Merck Manual

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Paschalis Vergidis

, MD, MSc, Mayo Clinic College of Medicine & Science

Reviewed/Revised Sep 2023
Topic Resources

Mucormycosis refers to infection caused by diverse fungal organisms in the order Mucorales, including those in the genera Rhizopus, Rhizomucor, and Mucor. Symptoms of rhinocerebral infection most frequently result from invasive necrotic lesions in the nose and palate, causing pain, fever, orbital cellulitis, proptosis, and purulent nasal discharge. Central nervous system symptoms may follow. Pulmonary symptoms are severe and include productive cough, high fever, and dyspnea. Disseminated infection may occur in patients who are severely immunocompromised. Diagnosis is primarily clinical, requires a high index of suspicion, and is confirmed by histopathology and culture. Treatment is with IV amphotericin B and surgery to remove necrotic tissue. Even with aggressive treatment, mortality rates are high.

Many different species of fungi can cause mucormycosis. Each species causes similar symptoms.

Mucormycosis is most common among people with immunocompromise, people with poorly controlled diabetes (particularly those with ketoacidosis), and people receiving the iron-chelating medication deferoxamine.

The most common form of mucormycosis is

  • Rhinocerebral

However, primary cutaneous, pulmonary, or gastrointestinal lesions sometimes develop, and hematogenous dissemination to other sites can occur.

Cutaneous Rhizopus infections have developed under occlusive dressings but more often result from trauma when the injured areas are contaminated with soil containing fungal spores, as may occur in natural disasters or in combat-related blast injuries. Although cutaneous mucormycosis is often opportunistic, cutaneous infections may develop in immunocompetent hosts if trauma results in contamination with fungal spores.

Symptoms and Signs of Mucormycosis

Rhinocerebral mucormycosis is usually severe and frequently fatal unless diagnosed early and treated aggressively.

Necrotic lesions appear on the nasal mucosa or sometimes the palate. Vascular invasion by hyphae leads to thrombosis and to progressive tissue necrosis that may involve the nasal septum, palate, and bones surrounding the orbit or sinuses. Manifestations may include pain, fever, orbital cellulitis, proptosis, ophthalmoplegia, loss of vision, purulent nasal discharge, and mucosal necrosis.

Progressive extension of necrosis to the brain can cause signs of cavernous sinus thrombosis, seizures, aphasia, or hemiplegia.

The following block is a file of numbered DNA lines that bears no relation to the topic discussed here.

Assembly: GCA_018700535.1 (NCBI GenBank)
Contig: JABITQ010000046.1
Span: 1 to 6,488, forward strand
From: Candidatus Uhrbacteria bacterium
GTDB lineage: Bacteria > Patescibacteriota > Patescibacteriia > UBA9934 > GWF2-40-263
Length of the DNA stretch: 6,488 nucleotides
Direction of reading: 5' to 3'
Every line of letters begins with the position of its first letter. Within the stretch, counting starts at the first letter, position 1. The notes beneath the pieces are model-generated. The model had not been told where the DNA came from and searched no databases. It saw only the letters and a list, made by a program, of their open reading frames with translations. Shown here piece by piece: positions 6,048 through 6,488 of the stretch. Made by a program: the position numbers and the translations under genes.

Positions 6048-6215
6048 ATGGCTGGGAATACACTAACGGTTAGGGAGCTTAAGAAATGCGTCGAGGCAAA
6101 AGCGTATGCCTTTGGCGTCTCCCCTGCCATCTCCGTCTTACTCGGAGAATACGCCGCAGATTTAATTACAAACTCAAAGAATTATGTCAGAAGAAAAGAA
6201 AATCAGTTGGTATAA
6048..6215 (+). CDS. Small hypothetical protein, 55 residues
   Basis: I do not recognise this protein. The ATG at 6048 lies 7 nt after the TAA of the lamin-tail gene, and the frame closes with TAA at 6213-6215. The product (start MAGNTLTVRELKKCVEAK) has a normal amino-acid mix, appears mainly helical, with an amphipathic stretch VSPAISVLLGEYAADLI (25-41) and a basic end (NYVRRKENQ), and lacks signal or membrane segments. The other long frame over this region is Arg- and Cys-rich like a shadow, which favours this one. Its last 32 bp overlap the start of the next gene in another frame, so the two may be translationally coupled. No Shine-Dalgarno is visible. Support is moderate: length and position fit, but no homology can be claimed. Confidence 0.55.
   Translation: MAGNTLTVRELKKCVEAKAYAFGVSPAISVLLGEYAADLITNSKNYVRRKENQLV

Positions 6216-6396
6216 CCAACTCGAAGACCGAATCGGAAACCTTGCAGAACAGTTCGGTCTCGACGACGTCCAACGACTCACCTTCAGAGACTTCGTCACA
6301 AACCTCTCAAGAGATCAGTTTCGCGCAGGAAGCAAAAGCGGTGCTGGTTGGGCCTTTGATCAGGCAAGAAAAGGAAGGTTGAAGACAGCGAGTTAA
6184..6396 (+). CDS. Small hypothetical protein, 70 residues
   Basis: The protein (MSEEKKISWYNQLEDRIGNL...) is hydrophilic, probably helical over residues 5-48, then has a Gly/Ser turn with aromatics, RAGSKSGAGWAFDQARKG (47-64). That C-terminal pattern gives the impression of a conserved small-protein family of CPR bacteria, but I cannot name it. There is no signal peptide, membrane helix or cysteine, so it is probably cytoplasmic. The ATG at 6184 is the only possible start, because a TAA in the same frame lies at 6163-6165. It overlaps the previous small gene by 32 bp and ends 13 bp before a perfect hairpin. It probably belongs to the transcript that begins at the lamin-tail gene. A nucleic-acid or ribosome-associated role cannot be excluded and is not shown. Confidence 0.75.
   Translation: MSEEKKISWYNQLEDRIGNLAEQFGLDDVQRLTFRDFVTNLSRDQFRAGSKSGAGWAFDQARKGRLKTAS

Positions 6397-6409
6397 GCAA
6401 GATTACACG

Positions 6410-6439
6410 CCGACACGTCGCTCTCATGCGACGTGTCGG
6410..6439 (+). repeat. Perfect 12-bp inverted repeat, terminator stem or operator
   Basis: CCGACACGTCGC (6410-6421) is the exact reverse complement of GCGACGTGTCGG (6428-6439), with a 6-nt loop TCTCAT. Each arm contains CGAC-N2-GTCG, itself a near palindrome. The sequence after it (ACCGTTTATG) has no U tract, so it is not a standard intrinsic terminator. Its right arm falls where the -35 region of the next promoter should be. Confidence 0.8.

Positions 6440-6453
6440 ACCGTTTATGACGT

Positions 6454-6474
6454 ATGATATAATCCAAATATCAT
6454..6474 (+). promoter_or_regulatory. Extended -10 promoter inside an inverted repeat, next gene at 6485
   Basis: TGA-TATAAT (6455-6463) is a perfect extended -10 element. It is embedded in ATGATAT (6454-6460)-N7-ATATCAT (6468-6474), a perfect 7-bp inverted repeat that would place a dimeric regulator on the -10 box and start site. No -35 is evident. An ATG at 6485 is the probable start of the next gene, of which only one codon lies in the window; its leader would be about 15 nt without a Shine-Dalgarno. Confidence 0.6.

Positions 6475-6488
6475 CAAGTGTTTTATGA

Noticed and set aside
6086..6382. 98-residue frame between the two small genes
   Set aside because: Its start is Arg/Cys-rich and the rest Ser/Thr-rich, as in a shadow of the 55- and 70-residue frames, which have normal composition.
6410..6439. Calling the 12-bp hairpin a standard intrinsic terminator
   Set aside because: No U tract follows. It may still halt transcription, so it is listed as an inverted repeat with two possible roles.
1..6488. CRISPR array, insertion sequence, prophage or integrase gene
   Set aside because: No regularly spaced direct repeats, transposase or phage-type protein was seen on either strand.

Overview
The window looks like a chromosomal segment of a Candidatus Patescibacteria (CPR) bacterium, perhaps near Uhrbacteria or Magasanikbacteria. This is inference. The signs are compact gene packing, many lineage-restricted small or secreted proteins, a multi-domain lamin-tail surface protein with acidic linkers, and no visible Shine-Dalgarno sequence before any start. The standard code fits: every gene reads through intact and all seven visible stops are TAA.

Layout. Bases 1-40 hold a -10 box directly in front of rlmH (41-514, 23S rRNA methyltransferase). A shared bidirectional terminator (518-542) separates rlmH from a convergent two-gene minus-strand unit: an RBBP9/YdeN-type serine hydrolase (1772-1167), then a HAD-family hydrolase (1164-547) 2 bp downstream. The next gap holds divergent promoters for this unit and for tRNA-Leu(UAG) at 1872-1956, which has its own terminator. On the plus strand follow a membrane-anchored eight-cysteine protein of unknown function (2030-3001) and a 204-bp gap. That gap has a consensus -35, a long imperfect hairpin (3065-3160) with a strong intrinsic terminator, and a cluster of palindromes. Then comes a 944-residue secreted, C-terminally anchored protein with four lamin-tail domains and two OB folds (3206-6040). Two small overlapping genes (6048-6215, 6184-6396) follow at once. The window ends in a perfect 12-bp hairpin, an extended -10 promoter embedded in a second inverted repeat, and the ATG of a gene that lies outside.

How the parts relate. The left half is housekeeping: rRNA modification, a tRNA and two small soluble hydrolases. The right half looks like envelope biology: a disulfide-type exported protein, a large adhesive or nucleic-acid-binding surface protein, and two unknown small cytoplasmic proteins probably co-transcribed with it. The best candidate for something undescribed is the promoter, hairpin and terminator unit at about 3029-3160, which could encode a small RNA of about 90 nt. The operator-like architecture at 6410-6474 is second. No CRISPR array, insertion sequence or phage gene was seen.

Pulmonary mucormycosis resembles invasive aspergillosis. Pulmonary symptoms (eg, productive cough, high fever, dyspnea) are severe.

Diagnosis of Mucormycosis

  • Examination of tissue samples for broad, ribbon-like, nonseptate hyphae

  • Culture

Diagnosis of mucormycosis requires a high index of suspicion and examination of tissue samples for large nonseptate hyphae with irregular diameters and right-angle branching patterns; the examination must be thorough because much of the necrotic debris contains no organisms.

For unclear reasons, cultures may be negative, even when hyphae are clearly visible in tissues.

Microbial cell-free DNA next-generation sequencing of blood samples may be useful in diagnosis.

CT scans and x-rays often underestimate or miss significant bone destruction.

Treatment of Mucormycosis

  • Control of underlying condition

  • Lipid amphotericin B formulations

  • Isavuconazonium

  • Surgical debridement

Effective therapy requires that diabetes be controlled or, if at all possible, immunosuppression be reversed or deferoxamine be stopped.

A high-dose lipid amphotericin B formulation (7.5 to 10 mg/kg IV once a day) is recommended as initial therapy. Isavuconazonium is approved for primary therapy. However, clinical experience with isavuconazonium is relatively limited, and, in severely ill patients, amphotericin B likely remains the medication of choice. Posaconazole may also be effective, especially as consolidation therapy. Posaconazole has not been studied as primary therapy.

Complete surgical debridement of necrotic tissue is critical.

Drugs Mentioned In This Article

Drug Name Select Trade
Amphocin, Fungizone
NOTE: This is the Professional Version. CONSUMERS: View Consumer Version
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